Nineteen Sixty-four is a research blog for the Center for Applied Research in the Apostolate (CARA) at Georgetown University edited by Mark M. Gray. CARA is a non-profit research center that conducts social scientific studies about the Catholic Church. Founded in 1964, CARA has three major dimensions to its mission: to increase the Catholic Church's self understanding; to serve the applied research needs of Church decision-makers; and to advance scholarly research on religion, particularly Catholicism. Follow CARA on Twitter at: caracatholic.
Who Is Getting Paid for Ministry at Your Parish?
In previous posts (1, 2) we described the budget challenges many parishes face—even when they have more than $1 million in revenue. In this post we look at who is earning income (part- or full-time) within parishes for providing ministry. According to CARA’s recent National Survey of Catholic Parishes (NSCP), the average parish in the United States has nearly six paid ministry staff members (mean = 5.8, median = 4; note there are additional paid non-ministry staff such as bookkeepers, receptionists, facilities maintenance, etc.). Six percent of U.S. parishes indicate they have no paid ministry staff (i.e., using volunteers only), 12% have only one paid ministry staff member, and 3% have 20 or more paid ministry staff.
The two most common types of individuals on paid ministry staffs are diocesan priests and lay women. Seventy-nine percent of parishes have a diocesan priest on staff and 71% have at least one lay woman on staff as well. A majority have at least one lay man on staff (51%) and 30% indicate there is a deacon who receives payment for ministry work on staff (...although deacons are volunteers some also serve in other ministry positions within a parish for which they are paid. Considerably more parishes have deacons who are not paid for any ministry). Sixteen percent of parishes have a paid religious priest on staff, 14% have a religious sister, and 1% have a religious brother.
Overall, three in ten paid staff members in U.S. parishes are clergy (priests or deacons), 15% are religious brothers or sisters, and 55% are other lay persons. Half of paid parish ministry staff are male and half are female.
There are more than 17,000 parishes in the United States. At 5.8 paid ministry staff persons per parish that means there are about 101,500 of these individuals (Note that this total includes some double counting of individuals as some clergy and lay people are on paid staffs in more than one parish). Of these, 66,785 are estimated to be lay men and women (i.e., who are not vowed religious. Also note that some are more formally Lay Ecclesial Ministers, however the survey does not include information about education, formation, or manner of appointment so a specific estimate for this population is not possible with the NSCP).
Although there are more than 17,000 deacons in the United States many are either not paid, are not in parish ministry, or they are retired. Approximately 45% of deacons are paid for some sort of parish ministry. The total number of religious brothers and sisters in paid ministry at a parish is now below 4,000 nationally.
On the topic of religious brothers and sisters, CARA will soon release a first of its kind report focusing on a trend analysis of memberships in more than 200 religious institutes of men and more than 500 religious institutes of women in the United States since 1970. We will have a teaser of this analysis in an upcoming blog post here. Also on the blog schedule is a generational analysis of women’s interest in religious life, a comprehensive meta-analysis of estimates of the Catholic affiliation percentage from American pollsters focusing on religion, a look at religion and science in Catholic schools, and one other surprise that doesn’t need any spoilers yet. Stay tuned!..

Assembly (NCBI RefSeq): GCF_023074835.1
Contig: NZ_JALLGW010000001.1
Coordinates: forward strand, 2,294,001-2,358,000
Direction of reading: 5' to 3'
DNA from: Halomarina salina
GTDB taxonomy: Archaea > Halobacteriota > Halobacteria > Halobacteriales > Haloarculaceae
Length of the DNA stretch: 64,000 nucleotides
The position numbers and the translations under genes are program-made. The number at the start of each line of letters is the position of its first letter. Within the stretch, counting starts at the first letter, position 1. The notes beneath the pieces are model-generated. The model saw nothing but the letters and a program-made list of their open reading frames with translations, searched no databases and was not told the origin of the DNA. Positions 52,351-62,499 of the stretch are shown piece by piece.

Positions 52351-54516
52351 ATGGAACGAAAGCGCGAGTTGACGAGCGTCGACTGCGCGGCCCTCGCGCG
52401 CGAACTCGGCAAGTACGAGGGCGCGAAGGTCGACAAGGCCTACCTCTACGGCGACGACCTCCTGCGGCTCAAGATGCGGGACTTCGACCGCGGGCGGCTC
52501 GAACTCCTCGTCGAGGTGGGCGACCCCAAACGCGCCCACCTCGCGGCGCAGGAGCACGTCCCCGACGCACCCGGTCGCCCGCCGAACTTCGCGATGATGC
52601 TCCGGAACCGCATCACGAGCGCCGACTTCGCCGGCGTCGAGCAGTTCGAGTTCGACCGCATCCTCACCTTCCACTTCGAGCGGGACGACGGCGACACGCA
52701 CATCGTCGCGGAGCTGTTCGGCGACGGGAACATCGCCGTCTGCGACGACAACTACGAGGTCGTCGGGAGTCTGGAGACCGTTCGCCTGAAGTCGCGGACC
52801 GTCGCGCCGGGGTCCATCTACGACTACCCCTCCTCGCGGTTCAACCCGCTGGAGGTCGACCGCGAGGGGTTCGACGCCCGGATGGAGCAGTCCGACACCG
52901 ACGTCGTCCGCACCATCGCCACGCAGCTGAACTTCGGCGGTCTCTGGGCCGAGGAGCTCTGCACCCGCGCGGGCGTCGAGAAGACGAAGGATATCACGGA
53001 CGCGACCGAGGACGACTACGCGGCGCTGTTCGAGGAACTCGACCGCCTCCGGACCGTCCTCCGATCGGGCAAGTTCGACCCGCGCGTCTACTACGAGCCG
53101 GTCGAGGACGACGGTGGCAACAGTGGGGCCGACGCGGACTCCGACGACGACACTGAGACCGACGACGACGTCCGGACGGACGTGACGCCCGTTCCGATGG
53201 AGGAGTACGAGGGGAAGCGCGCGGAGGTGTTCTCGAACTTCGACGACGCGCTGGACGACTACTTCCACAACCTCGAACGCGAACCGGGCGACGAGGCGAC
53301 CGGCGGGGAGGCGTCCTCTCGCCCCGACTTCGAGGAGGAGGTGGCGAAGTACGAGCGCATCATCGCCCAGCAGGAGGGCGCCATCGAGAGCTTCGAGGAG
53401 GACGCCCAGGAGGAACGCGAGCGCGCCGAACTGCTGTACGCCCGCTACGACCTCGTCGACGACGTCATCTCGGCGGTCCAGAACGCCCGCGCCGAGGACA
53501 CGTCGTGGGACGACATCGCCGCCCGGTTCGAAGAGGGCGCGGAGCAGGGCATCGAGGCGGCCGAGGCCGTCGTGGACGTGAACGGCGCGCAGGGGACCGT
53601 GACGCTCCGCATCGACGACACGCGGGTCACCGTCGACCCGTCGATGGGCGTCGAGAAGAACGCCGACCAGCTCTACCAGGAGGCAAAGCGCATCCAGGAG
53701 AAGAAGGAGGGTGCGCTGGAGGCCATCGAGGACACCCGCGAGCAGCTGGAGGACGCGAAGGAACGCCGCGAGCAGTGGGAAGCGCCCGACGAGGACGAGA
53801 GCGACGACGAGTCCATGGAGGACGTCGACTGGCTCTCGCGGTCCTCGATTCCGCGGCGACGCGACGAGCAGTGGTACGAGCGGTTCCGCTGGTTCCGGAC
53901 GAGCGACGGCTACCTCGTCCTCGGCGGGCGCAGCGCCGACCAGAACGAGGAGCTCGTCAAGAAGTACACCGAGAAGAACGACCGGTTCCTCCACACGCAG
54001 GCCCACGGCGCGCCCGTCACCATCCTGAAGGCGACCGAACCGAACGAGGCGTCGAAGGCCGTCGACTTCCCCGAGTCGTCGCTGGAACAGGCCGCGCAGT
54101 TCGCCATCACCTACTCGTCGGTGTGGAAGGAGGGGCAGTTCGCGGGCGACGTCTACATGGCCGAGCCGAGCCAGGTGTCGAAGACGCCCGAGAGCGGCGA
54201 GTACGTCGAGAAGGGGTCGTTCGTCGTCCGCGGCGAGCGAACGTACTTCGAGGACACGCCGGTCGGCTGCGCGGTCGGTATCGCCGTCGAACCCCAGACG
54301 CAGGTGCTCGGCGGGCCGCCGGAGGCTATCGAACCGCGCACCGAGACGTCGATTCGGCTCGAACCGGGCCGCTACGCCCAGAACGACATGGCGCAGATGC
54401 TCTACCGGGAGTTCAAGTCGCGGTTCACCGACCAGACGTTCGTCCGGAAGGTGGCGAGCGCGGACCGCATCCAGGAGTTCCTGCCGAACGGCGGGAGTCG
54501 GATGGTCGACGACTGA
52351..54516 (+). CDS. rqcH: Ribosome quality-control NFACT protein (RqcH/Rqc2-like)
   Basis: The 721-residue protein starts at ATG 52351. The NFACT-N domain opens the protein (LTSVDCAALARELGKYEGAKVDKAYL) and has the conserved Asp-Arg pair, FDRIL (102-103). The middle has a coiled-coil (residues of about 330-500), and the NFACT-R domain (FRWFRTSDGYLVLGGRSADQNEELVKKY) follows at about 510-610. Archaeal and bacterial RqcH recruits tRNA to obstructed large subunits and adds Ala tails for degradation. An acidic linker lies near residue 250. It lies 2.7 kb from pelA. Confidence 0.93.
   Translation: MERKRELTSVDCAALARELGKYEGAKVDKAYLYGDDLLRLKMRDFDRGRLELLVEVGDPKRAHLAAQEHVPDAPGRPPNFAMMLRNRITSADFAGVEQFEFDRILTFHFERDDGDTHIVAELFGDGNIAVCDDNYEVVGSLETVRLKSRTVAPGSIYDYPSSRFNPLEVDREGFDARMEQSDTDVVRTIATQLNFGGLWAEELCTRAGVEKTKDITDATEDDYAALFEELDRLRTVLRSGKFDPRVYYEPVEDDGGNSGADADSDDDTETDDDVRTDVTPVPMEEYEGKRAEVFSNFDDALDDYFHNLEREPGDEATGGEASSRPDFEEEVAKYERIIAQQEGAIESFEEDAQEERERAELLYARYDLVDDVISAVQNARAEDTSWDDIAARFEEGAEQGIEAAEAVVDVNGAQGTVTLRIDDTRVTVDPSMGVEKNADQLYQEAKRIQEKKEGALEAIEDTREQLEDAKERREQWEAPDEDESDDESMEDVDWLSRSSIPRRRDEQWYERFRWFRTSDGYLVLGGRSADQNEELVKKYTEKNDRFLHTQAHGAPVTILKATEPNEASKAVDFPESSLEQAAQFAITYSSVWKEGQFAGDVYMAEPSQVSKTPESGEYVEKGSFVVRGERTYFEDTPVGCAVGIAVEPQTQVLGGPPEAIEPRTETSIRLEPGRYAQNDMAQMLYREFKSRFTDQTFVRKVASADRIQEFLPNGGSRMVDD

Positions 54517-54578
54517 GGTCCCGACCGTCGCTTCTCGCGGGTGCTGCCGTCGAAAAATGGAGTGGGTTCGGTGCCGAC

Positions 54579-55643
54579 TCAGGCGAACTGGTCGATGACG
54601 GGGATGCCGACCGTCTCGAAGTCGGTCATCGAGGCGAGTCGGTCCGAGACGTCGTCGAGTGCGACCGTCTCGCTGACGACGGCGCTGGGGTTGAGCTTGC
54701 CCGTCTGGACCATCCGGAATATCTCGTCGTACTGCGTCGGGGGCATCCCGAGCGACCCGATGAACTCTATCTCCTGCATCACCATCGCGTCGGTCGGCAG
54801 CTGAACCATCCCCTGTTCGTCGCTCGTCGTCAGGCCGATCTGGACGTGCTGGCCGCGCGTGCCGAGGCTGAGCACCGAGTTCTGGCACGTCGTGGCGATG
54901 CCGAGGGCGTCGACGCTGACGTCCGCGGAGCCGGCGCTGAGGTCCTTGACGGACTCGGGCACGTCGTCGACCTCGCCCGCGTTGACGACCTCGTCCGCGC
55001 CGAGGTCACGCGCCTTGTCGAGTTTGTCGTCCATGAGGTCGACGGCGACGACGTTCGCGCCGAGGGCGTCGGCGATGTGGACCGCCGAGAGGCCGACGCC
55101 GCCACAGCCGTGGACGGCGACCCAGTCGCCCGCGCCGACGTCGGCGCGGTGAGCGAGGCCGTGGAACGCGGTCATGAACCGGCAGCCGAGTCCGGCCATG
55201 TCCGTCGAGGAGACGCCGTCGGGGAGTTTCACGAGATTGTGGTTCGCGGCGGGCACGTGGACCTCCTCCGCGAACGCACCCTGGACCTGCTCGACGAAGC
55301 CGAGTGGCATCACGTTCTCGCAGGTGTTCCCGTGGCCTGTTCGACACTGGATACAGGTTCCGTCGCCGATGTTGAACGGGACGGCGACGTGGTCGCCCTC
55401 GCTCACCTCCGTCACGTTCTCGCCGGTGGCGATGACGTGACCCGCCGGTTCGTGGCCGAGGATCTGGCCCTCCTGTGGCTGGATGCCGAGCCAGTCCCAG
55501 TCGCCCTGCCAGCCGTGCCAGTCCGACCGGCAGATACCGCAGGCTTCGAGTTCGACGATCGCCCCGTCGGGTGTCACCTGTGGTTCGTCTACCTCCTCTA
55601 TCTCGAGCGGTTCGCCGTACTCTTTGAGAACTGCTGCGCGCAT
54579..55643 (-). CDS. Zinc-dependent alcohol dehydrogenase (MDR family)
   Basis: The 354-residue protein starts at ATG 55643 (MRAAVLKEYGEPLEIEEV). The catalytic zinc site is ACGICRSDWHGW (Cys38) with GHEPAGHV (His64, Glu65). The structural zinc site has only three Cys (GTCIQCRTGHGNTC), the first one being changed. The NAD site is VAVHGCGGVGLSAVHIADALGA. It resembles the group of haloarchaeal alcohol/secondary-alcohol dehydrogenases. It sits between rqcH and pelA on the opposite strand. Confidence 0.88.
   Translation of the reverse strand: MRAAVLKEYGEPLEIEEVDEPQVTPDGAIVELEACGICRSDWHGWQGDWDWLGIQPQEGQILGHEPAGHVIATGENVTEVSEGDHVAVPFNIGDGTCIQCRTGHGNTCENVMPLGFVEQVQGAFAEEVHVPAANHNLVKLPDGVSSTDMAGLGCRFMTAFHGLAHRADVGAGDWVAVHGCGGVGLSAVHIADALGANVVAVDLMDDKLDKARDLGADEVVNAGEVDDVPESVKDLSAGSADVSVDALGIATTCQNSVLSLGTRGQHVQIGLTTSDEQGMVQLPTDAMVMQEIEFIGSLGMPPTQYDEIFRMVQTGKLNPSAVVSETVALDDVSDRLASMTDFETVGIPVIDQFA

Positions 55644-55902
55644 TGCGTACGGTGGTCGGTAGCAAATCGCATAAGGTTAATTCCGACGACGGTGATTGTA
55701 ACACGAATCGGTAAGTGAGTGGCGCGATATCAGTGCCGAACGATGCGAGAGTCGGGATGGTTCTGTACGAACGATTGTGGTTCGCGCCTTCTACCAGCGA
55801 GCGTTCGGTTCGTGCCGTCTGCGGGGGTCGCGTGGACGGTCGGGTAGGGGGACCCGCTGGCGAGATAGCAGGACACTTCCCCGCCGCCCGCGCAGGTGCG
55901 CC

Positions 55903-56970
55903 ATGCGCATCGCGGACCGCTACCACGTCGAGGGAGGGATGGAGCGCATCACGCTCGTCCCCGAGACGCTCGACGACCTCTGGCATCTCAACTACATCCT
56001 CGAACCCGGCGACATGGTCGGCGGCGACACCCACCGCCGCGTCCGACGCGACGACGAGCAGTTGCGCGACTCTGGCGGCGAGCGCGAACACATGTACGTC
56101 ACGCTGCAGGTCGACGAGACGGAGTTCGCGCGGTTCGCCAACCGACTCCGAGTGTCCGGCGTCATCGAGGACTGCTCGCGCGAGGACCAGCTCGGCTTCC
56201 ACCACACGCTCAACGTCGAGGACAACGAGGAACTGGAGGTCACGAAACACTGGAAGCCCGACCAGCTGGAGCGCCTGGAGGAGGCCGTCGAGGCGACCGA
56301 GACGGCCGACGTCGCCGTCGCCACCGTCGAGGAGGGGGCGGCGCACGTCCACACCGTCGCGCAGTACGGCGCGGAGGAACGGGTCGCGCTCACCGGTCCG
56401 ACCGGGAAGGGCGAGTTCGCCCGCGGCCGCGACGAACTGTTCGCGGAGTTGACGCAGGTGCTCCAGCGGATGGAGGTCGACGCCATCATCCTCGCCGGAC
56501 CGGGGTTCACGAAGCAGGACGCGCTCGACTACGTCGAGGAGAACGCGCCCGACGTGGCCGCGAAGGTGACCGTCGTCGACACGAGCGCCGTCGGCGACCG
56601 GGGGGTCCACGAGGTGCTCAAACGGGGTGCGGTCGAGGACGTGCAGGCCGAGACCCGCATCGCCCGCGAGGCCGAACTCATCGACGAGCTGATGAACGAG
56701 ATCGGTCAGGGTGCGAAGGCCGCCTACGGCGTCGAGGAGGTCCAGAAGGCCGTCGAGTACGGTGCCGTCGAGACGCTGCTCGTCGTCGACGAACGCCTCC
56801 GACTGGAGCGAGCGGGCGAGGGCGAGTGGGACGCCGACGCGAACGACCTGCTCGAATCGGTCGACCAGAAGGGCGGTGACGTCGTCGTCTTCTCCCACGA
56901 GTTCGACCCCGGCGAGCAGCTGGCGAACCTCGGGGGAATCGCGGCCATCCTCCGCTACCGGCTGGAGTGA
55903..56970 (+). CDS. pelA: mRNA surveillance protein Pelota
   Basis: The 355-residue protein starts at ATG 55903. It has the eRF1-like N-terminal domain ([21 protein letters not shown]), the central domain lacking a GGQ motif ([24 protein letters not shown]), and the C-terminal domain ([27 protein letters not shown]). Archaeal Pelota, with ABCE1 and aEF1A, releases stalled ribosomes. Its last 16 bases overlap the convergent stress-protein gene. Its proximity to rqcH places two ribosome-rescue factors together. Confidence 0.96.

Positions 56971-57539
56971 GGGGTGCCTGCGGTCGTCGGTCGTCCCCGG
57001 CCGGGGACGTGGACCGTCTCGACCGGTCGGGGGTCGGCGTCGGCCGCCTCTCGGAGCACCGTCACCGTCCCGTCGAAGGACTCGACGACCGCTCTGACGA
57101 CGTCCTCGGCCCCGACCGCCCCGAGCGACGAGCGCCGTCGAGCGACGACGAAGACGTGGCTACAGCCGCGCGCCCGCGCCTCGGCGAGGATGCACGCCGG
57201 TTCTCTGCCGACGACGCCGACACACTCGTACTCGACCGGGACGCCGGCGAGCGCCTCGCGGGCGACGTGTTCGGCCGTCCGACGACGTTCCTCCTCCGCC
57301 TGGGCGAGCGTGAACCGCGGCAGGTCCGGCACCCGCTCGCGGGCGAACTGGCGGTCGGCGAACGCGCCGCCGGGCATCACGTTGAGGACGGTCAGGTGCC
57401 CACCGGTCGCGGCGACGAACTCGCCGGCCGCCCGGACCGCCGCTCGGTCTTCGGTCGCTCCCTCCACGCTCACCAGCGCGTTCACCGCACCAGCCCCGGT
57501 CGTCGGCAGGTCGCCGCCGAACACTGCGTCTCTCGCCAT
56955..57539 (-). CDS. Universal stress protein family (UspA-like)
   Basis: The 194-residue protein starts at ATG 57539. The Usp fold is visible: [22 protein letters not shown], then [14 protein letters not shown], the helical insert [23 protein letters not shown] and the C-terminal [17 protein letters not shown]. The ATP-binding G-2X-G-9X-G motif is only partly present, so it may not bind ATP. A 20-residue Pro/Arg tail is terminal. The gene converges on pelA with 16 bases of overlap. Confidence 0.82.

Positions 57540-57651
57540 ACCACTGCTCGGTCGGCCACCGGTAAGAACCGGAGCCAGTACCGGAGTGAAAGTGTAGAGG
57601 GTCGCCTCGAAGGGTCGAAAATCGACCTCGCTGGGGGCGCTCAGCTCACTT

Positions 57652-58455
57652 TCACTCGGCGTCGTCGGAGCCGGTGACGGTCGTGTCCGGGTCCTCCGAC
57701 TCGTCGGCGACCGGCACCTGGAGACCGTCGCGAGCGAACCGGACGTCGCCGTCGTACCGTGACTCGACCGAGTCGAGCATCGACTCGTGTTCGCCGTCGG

About the National Survey of Catholic Parishes (NSCP)
The survey data described above was collected and analyzed through funding provided by SC Ministry Foundation and St. Matthew's Catholic Church in Charlotte, NC. In October 2013, CARA began sending invitations to 6,000 randomly selected parishes (5,000 by email and 1,000 mail) to take part in the National Survey of Catholic Parishes (NSCP). Stratification was used. The total number of parishes randomly selected in each diocese was determined by weighting the diocesan averages of the percentage of the Catholic population and the percentage of Catholic parishes in the United States in each diocese as reported in The Official Catholic Directory (OCD). This stratification ensures that parishes representing the full Catholic population were included rather than a sample more dominated by areas where there are many small parishes with comparatively small Catholic populations. A total of 486 email addresses were not valid and 68 of the mailed invitations were returned as bad addresses or as being closed parishes. Thus, the survey likely reached 5,446 parishes. The survey remained in the field as periodic reminders by email and mail were made until February 2014. Reminders were halted during Advent and the survey closed before Lent in 2014. A total of 539 responses to the survey were returned to CARA for a response rate of 10%. This number of responses results in a margin of sampling error of ±4.2 percentage points at the 95% confidence interval. Respondents include those returning a survey by mail or answering online. The survey consisted of 169 questions and spanned eight printed pages. A slightly smaller national CARA parish survey, including 141 questions from 2010, obtained a 15% response rate. Response rates for CARA parish surveys are correlated with the length of the questionnaire. Responding parishes match closely to the known distribution of parishes by region. Data for sacraments celebrated also match the OCD closely.
Dollar image courtesy of photosteve101.
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